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Manspreaders and cat-callers must be lashed, Iranian women demand Open in fullscreen

Karim Traboulsi

Manspreaders and cat-callers must be lashed, Iranian women demand

Men who 'man-spread' should receive 74 lashes, demand women's rights activists [Twitter]

Date of publication: 26 February, 2018

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Iranian activists are demanding authorities enforce a law that would see men guilty of harassment and manspreading in public receive up to 74 lashes, fines and jail time.
Iranian women's rights activists are demanding the authorities enforce a law that would see men guilty of harassment, catcalling and manspreading in public receive up to 74 lashes.

The Tehran municipality has been presented with a series of posters designed by a feminist group calling attention to a law that provides for corporal punishment for men harassing women.

The posters, which the activists reportedly want the authorities to place in public, recall that Iran's Islamic Criminal Code punishes "immoral acts" in public, which they say includes harassment against women. 

The proposed posters show men occupying outsized spaces on public transport - a practice known as manspreading - men in cars and motorbikes catcalling a woman; and men chasing a solitary woman on a street. 

The posters have been retweeted thousands of times, triggering a fierce debate on social media.

They were re-tweeted by Shahindokht Molaverdi, a mininster and the Iranian president's special assistant for citizens' rights.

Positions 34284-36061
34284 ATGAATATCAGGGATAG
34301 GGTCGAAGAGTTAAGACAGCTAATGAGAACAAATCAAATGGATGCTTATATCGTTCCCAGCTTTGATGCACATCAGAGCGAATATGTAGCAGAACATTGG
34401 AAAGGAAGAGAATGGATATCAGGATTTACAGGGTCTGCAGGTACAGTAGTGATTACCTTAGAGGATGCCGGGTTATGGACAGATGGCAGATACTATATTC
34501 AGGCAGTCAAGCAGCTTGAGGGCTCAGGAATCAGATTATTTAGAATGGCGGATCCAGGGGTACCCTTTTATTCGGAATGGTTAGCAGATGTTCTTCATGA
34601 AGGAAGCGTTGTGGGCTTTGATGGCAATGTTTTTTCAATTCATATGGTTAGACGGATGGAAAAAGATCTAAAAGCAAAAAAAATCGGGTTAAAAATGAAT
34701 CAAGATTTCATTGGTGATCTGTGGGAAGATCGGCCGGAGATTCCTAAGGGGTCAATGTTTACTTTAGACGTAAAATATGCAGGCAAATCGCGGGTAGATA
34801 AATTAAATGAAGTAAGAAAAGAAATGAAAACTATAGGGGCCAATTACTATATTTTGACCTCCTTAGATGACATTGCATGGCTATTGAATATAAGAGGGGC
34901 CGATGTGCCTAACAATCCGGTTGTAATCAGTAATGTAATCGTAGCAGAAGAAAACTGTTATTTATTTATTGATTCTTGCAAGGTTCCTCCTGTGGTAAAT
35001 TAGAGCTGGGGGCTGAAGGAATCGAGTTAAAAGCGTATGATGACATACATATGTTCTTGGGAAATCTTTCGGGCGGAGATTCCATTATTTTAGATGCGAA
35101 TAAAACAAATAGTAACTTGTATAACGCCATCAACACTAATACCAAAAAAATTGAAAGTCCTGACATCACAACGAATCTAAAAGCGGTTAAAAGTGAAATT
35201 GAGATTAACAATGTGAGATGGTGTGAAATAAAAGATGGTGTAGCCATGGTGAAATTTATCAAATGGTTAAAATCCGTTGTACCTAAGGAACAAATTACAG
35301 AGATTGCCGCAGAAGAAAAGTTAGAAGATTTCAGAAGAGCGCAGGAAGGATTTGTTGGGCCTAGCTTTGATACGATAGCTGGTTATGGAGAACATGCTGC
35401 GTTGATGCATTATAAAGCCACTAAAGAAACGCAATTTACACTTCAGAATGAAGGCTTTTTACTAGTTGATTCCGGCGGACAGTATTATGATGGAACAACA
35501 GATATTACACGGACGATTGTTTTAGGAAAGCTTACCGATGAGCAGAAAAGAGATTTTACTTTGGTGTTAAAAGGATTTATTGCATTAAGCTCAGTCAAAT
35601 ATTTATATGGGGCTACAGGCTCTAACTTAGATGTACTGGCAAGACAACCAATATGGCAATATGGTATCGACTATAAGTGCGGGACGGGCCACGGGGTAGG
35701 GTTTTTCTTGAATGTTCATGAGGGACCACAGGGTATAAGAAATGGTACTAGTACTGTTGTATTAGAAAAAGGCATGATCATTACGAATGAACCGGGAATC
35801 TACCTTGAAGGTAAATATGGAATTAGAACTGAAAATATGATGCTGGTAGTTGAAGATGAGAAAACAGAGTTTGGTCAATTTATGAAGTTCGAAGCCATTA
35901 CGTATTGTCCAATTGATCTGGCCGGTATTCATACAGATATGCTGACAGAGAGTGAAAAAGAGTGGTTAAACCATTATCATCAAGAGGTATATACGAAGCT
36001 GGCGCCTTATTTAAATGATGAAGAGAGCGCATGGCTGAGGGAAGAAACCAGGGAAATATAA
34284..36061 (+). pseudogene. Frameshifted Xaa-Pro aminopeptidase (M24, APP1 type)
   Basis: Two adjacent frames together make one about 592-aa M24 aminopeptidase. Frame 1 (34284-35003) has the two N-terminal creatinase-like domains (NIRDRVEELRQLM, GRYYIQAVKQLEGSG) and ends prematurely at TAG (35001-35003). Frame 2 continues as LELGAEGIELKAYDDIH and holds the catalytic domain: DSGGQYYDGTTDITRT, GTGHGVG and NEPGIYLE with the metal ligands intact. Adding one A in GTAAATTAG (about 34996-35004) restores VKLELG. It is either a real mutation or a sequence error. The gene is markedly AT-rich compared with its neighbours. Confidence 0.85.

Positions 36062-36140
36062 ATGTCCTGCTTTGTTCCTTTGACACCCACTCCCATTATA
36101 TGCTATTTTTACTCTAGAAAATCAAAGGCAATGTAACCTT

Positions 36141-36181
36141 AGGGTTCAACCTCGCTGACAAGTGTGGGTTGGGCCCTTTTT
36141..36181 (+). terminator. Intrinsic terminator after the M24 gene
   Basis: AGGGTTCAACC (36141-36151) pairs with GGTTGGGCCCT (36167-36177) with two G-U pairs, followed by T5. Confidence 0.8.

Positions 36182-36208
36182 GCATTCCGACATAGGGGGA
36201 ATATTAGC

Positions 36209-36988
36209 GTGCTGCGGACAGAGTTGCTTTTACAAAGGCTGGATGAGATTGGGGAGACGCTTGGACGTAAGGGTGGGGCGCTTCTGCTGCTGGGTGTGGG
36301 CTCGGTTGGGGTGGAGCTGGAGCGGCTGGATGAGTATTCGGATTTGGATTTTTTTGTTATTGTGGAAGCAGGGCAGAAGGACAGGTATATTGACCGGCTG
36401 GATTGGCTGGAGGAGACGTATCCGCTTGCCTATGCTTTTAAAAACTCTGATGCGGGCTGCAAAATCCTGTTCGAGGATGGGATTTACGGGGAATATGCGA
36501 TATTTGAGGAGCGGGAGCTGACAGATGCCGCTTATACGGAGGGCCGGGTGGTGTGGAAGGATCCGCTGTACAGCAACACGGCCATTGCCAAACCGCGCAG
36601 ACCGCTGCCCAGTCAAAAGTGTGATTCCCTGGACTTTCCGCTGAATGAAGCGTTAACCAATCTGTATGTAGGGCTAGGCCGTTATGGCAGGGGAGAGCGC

Translation: Posters produced by women's activists on the theme of street harassment


The posters received some criticism for apparently endorsing corporal punishment.

Under Iran's interpretation of Islamic law, a wide range of offences, including homosexual and extra-marital relations, are punishable by death, lashes or even crucifixion. 

Some also recalled the authorities' ill-treatment of women in the Islamic Republic.

Iranian women have recently been protesting the state-imposed dress code that forces them to wear the headscarf in public or face prosecution.

Scores have been arrested in recent weeks.

The Islamic Republic's dress code - in place since the 1979 revolution - considers Islamic veiling or hijab obligatory for any female aged above 13.

It also states that women should cover themselves from head to toe, while disavowing any figure-hugging dress.

Women showing their hair in public can be jailed for up to two months or fined $25, but in late December Iranian police said they would no longer arrest women for failing to observe the code - in a bid to appease youth and reformers. 

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